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Re: [CSS21] properties for table-column (In HTML: COL) & table-column-group (In HTML: COLGROUP) items.

From: David Woolley <david@djwhome.demon.co.uk>
Date: Thu, 30 Jun 2005 00:03:21 +0100 (BST)
Message-Id: <200506292303.j5TN3Lb02788@djwhome.demon.co.uk>
To: www-style@w3.org

> 
> <layout>
>     <vblock>
>         <item src="body div.header" />

What you have here is a relative of XSLT, not so much of CSS, although
it uses CSS selectors instead of XPATH.  It is a new style sheet 
language.

Actually, it isn't really a style sheet language, as it doesn't seem
to allow general rules to be defined, whereas a true style sheet
encapsulates a house style policy, not the rendering of a particular
document.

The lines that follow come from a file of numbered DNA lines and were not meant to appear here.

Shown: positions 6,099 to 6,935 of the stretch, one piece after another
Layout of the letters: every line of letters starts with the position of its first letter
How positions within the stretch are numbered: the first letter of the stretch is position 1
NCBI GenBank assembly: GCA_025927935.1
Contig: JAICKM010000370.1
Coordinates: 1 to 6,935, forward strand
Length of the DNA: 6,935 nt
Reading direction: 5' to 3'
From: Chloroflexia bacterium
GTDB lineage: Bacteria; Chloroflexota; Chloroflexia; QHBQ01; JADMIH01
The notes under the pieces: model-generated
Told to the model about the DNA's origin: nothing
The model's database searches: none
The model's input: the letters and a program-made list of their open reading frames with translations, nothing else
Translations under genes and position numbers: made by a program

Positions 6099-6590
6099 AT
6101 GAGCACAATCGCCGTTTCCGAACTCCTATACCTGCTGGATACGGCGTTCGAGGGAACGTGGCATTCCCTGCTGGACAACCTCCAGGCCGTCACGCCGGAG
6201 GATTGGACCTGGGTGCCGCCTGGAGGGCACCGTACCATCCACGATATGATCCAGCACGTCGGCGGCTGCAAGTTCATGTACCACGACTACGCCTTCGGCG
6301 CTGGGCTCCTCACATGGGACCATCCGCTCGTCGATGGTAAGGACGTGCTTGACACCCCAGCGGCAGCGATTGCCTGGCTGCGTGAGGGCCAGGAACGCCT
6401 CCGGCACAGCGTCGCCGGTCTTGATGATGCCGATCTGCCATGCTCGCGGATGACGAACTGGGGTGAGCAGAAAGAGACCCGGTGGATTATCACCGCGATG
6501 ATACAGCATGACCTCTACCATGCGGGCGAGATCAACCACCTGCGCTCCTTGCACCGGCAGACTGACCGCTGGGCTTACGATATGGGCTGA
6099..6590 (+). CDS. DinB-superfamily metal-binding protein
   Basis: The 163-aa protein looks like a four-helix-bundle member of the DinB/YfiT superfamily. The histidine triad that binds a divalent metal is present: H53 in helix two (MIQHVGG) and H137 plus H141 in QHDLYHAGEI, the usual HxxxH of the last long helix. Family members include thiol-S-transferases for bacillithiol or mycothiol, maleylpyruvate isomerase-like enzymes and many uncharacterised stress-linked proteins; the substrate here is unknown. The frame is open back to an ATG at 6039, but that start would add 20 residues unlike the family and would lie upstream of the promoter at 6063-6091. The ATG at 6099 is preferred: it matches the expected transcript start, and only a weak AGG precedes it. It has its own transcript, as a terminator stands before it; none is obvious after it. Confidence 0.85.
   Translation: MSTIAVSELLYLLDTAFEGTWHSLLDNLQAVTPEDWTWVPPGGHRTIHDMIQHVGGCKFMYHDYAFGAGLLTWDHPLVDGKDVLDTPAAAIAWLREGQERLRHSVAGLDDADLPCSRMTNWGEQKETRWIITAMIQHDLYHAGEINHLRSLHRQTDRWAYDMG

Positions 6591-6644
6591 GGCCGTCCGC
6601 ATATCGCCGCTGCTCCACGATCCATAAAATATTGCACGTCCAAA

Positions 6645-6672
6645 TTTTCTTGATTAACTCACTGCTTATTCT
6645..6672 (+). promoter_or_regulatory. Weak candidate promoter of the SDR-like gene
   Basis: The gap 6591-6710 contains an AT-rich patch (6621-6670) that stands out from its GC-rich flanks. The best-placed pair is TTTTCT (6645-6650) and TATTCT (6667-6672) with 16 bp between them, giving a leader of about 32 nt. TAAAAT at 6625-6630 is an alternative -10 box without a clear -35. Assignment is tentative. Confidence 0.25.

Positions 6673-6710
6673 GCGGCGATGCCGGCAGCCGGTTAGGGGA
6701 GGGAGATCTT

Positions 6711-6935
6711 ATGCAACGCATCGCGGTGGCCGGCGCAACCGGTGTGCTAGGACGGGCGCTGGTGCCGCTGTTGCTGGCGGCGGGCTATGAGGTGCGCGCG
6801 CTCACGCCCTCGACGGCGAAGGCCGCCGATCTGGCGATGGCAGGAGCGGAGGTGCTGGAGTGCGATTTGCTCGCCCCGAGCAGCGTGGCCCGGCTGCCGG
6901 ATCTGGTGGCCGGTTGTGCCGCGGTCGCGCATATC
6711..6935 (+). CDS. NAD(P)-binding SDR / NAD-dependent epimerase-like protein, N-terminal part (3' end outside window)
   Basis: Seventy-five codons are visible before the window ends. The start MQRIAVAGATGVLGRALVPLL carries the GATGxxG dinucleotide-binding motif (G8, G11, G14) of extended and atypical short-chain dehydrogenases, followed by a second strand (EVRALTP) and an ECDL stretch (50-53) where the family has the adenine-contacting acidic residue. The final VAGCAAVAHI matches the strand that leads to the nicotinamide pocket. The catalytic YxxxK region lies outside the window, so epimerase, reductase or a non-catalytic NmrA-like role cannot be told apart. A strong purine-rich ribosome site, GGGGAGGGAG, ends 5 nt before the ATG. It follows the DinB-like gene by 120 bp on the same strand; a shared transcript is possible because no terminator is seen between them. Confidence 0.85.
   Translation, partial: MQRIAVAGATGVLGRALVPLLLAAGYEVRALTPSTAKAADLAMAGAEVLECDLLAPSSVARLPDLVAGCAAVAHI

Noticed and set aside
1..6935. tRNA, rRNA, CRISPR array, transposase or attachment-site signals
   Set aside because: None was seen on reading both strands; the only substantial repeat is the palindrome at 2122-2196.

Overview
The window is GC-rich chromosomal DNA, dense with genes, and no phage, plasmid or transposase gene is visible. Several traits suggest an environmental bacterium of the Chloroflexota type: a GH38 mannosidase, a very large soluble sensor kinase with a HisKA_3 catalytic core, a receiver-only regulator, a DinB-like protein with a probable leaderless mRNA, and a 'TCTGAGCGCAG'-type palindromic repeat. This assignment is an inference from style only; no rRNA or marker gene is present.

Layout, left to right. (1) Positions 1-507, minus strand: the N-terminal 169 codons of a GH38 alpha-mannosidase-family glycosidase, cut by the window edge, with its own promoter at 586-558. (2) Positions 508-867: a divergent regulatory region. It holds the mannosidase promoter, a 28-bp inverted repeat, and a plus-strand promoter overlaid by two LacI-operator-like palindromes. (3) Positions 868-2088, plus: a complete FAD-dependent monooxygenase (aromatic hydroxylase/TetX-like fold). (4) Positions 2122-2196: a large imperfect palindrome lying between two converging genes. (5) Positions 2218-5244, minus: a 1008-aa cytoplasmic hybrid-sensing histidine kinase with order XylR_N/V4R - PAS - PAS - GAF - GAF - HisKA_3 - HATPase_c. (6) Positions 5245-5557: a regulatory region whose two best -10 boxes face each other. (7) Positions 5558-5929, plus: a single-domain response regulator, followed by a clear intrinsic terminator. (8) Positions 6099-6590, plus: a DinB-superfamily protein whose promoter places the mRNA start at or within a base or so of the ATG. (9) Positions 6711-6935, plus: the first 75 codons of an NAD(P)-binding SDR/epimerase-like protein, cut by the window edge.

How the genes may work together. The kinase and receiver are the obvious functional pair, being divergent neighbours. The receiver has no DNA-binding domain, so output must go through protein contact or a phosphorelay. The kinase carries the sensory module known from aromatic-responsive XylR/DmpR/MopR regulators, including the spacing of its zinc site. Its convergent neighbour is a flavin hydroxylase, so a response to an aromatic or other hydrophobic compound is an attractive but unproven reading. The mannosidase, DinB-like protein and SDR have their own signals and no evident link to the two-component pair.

An alternative, which to me better fits the way that commercial 
web pages are designed, is the tagged PDF model, where the primary
document is explicitly rendering oriented, and the parallel document
that selects bits of the primary document is the structural document
(tagged PDF inlines the structural information where the structure
doesn't conflict with the rendering).  (However, I think that a document
with real content should always be designed first for structure.)

One does have to ask the question as to why XSL is a low priority
for browsers.  I suspect that answer is that the minimum useful XSLT
"style sheet" is much bigger, and more mathematical, than the mininal
CSS styling (especially given that you can (though shouldn't) simulate
(deprecated) font elements with span and inline styles.

Other reasons are that XSL is not intended for incremental rendering
or dynamic re-rendering.

> 6) Content can be presented in a different order than it is in source.

One of the main features of XSLT and why this language is a relative.
Received on Wednesday, 29 June 2005 23:16:59 GMT

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